9. Salop, Steven & Stiglitz, Joseph E, 1977. "Bargains and Ripoffs: A Model of Monopolistically Competitive Price Dispersion," Review of Economic Studies, Wiley Blackwell, vol. 44(3), pages 493-510, October.
  10. Wilde, Louis L, 1992. "Comparison Shopping as a Simultaneous Move Game," Economic Journal, Royal Economic Society, vol. 102(412), pages 562-69, May.
  11. Kandori, Michihiro & Mailath, George J & Rob, Rafael, 1993. "Learning, Mutation, and Long Run Equilibria in Games," Econometrica, Econometric Society, vol. 61(1), pages 29-56, January.
  12. Morgan, Peter & Manning, Richard, 1985. "Optimal Search," Econometrica, Econometric Society, vol. 53(4), pages 923-44, July.
  13. Harrison, Glenn W & Morgan, Peter, 1990. "Search Intensity in Experiments," Economic Journal, Royal Economic Society, vol. 100(401), pages 478-86, June.
  14. Nachbar, J H, 1990. ""Evolutionary" Selection Dynamics in Games: Convergence and Limit Properties," International Journal of Game Theory, Springer, vol. 19(1), pages 59-89.
  15. Diamond, Peter A., 1971. "A model of price adjustment," Journal of Economic Theory, Elsevier, vol. 3(2), pages 156-168, June.
  16. Fershtman, Chaim & Fishman, Arthur, 1992. "Price Cycles and Booms: Dynamic Search Equilibrium," American Economic Review, American Economic Association, vol. 82(5), pages 1221-33, December.
  17. George J. Stigler, 1961. "The Economics of Information," Journal of Political Economy, University of Chicago Press, vol. 69, pages 213.
  18. Gastwirth, Joseph L, 1976. "On Probabilistic Models of Consumer Search for Information," The Quarterly Journal of Economics, MIT Press, vol. 90(1), pages 38-50, February.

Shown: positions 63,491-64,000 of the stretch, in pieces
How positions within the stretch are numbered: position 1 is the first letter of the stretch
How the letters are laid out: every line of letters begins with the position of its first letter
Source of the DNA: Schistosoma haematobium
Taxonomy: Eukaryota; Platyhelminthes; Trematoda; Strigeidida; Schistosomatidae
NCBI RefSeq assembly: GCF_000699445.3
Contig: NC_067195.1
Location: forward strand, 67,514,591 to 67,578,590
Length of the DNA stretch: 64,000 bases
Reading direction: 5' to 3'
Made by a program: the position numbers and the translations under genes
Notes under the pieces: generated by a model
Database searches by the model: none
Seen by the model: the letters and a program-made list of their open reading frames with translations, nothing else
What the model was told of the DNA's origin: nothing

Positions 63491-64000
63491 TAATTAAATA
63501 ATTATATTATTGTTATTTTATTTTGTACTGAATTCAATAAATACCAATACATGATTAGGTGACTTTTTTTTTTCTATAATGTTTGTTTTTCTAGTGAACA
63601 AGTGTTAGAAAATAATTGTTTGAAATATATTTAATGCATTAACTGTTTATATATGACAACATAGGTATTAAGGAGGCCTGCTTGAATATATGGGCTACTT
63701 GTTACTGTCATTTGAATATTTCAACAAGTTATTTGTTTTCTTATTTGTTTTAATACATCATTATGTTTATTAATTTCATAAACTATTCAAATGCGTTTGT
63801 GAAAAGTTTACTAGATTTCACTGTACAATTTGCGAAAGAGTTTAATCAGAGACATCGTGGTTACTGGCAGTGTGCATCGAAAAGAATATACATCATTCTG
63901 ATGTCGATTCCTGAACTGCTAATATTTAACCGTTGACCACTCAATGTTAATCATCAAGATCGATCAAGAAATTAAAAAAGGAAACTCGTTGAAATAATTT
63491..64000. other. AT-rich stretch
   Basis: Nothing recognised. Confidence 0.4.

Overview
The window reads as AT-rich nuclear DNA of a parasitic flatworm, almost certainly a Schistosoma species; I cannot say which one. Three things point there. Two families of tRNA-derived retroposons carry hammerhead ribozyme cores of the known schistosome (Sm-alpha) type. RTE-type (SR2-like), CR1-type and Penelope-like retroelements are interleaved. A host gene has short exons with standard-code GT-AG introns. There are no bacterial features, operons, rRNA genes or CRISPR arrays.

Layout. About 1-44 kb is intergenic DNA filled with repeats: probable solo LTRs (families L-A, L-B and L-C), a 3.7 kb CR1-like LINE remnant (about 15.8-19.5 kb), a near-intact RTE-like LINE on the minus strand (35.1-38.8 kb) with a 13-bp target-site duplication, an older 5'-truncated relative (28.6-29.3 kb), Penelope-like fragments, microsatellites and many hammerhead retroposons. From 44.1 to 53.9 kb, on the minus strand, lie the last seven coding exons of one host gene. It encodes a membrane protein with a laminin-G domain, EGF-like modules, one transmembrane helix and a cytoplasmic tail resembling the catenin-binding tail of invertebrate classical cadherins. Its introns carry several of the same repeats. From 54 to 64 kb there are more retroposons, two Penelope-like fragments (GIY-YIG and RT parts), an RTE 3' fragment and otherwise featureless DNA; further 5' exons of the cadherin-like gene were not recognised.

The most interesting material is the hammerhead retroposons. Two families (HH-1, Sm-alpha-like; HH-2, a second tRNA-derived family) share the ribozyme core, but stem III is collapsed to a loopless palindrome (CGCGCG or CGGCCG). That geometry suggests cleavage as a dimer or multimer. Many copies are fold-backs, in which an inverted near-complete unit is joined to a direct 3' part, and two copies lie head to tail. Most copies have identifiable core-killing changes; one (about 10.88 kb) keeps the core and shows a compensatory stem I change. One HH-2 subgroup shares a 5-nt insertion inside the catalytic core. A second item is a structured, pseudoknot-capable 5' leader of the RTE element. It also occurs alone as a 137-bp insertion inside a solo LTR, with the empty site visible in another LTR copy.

19. Carlson, John A & McAfee, R Preston, 1983. "Discrete Equilibrium Price Dispersion," Journal of Political Economy, University of Chicago Press, vol. 91(3), pages 480-93, June.
  20. Burdett, Kenneth & Judd, Kenneth L, 1983. "Equilibrium Price Dispersion," Econometrica, Econometric Society, vol. 51(4), pages 955-69, July.
Full references (including those not matched with items on IDEAS)

This item is not listed on Wikipedia, on a reading list or among the top items on IDEAS.

When requesting a correction, please mention this item's handle: RePEc:edn:ediedp:1996-3. See general information about how to correct material in RePEc.

For technical questions regarding this item, or to correct its authors, title, abstract, bibliographic or download information, contact: (Gina Reddie)

If you have authored this item and are not yet registered with RePEc, we encourage you to do it here. This allows to link your profile to this item. It also allows you to accept potential citations to this item that we are uncertain about.

If references are entirely missing, you can add them using this form.

If the full references list an item that is present in RePEc, but the system did not link to it, you can help with this form.

If you know of missing items citing this one, you can help us creating those links by adding the relevant references in the same way as above, for each refering item. If you are a registered author of this item, you may also want to check the "citations" tab in your profile, as there may be some citations waiting for confirmation.

Please note that corrections may take a couple of weeks to filter through the various RePEc services.

This information is provided to you by IDEAS at the Research Division of the Federal Reserve Bank of St. Louis using RePEc data.